Winning awards is for the most part completely useless, unless, you know what to do with them. They are really only half of the equation to unlocking their full power. Learning this the hard way can cost you a lot of money, and worse, opportunity, but hopefully if you know what to do with your awards you will milk them for all they are worth.
Are winning awards worth it?
The burden with winning an award is that you have to tell people you won an award, or at least that is what I’ve found to be true.
If you work in advertising like me, or are a filmmaker, like me, many times you find yourself with this itch to enter into an award show or festival. You’ve made something (or crafted something if that’s your brand of tea) and want to show it off, present it to your peers, give it to an audience to see, and let them tell you what they think about it. It’s costly, emotionally draining, and if the stars align you will get an accolade. This is actually where the real work begins.
First the reasons why not to enter: you want to be instantly famous.
Sure, winning a big award like a Clio or Oscar will definitely get you some juice in your industry, but, first, it’s almost unachievable without a huge machine behind you getting you there and, two, it also doesn’t guarantee anything. I personally have not won either, however, I know a few chosen creative geniuses that have that no one has ever heard of, so, take that as you will.
Like anything, there is a sliding scale to awards. For film, there are literally thousands of film festivals you can enter. You pay a certain amount of money, they screen your film, and you may get an award. It could be a digital laurel for your thumbnail, a paper certificate for the back of your drawer, or a plastic statue with a nameplate that will fall off if you put it in the sun too long. However, it may not matter; seeing your film play on a big screen with any sized audience can be worth the price of admission. It’s fantastic to see your work with other people in a large format, and you can get a lot of value out of that for sure.
Of course there are bigger festivals. Cannes, Tribeca, SxSW, the Oscars. It’s the same setup, you pay (more) to enter, and you get an award (that doesn’t melt) but the real difference is who is in the audience. This is a global interaction with your work, and with that, comes much more potential for career changing influence.
The same goes for advertising. You can enter MarCom or Viddy (which has a suspiciously similar website format) and pretty much buy an award, or you can submit to ADC or Clio and get the world’s most influential people to see your work. The bigger you go, the larger your potential return.
No mater what level you play at however will guarantee fame and secure your career. You have better chances with world renowned festivals, but to be honest, if you’re already making work that can be in those festivals and award shows, I’m not sure you need help being known. Ironic, yes.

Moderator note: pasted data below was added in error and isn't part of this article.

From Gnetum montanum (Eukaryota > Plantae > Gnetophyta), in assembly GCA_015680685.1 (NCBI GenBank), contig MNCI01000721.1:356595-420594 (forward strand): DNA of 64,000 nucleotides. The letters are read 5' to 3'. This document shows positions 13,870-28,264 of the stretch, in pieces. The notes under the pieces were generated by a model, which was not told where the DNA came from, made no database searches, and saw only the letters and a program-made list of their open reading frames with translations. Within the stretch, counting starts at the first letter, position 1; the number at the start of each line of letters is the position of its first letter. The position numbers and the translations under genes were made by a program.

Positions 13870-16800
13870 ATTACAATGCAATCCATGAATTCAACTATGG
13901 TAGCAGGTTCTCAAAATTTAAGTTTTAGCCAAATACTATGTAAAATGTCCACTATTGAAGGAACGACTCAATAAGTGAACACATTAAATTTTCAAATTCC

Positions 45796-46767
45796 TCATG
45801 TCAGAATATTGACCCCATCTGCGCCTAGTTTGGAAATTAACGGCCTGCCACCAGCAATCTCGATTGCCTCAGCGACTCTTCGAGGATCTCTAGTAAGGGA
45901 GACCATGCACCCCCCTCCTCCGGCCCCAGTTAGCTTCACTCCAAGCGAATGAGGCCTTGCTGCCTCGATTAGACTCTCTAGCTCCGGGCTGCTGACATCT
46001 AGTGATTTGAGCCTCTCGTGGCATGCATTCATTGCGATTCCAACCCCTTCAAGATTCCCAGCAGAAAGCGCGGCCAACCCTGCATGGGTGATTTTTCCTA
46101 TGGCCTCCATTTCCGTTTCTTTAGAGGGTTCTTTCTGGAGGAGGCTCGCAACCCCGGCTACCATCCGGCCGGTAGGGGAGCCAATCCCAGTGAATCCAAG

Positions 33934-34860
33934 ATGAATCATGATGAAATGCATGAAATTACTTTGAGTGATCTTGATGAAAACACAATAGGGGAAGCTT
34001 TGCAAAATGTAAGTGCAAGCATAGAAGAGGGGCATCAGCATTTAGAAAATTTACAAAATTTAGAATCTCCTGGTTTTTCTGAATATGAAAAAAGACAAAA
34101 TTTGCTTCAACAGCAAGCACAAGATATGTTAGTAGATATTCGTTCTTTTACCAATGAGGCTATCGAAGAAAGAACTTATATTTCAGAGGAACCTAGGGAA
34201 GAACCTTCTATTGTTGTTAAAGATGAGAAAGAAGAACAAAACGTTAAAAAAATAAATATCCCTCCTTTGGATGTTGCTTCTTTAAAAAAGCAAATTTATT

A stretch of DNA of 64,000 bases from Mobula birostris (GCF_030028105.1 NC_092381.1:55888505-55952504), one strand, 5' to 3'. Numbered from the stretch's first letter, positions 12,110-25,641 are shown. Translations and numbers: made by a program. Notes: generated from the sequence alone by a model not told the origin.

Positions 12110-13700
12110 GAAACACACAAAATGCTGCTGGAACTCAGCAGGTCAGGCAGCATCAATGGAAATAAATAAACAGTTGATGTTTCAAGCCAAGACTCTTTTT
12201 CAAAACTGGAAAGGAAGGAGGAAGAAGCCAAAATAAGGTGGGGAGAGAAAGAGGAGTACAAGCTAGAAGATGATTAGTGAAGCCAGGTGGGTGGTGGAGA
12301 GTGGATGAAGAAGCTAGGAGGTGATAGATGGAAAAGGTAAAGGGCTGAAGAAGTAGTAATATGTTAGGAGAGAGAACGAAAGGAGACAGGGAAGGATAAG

You have won an award. Now what?
Winning an award isn’t the end of the road for the film, but rather the beginning. You are now burdened with telling everyone you’ve won an award so that hopefully it will get your name out there, open up doors, and give you new opportunities, but, if you are like me, this part is super cringe.
Making a fun, semi-self deprecating post is one way to deal with it on a grassroots level, and does relatively well. Peers will hopefully respect the humble brag, and haters will hopefully hate you less. Really though, it doesn’t matter, it’s part of your job as a filmmaker to do this, consider it community service. The awards have no intrinsic value unless you put them to work for you.
One way to do that effectively is hiring a PR agency. This is a nightmare all to itself. There are many out there, but the reality of them taking on your project is slim, and the cost is huge for anyone that is worth anything. There are plenty of services like Newswire, Presswire, or Cision where you can submit your own press release which will hopefully get the attention of media outlets like Shoot, Filmmaker Magazine, or Adweek. You can even download templates to help you write them in the proper format to increase your chances. Good luck.
In the end it is a mixed bag. The cost to enter festivals and industry award ceremonies is costly, up to 1,000 USD in some cases. Then if you win, some award shows require you to purchase your own award statue which is hilarious to me. Then, you have to hire a PR person to get that news out in the hopes that someone influential will see it and take notice. It’s a tremendous amount of input for a gamble that might not yield any results.
The Take-a-way: Yes. (If you like shiny things).
If you skipped down here to see if winning awards is worth it then you are probably the right person to go after them. If you place too much importance on them and think they will change your career or open doors for you then you will probably be let down. Awards are good for the ego, and being part of the festival circuit is a great way to connect to your industry for sure, but they are no magic pill for success. Invest in the work if you care about success because at the end of the day, that’s really the only thing anyone is concerned with, and you’ll have the same amount of shelf space and less things to clean at the end of the day.
About the Author:
Roberto Serrini is a LA/NYC based Filmmaker who works as a commercial director in advertising. He is the recipient of multiple film festival and industry awards including two Taste Awards, two ADC Gold Cubes and a One Show Silver Pencil. His work can be seen at www.robertoserrini.com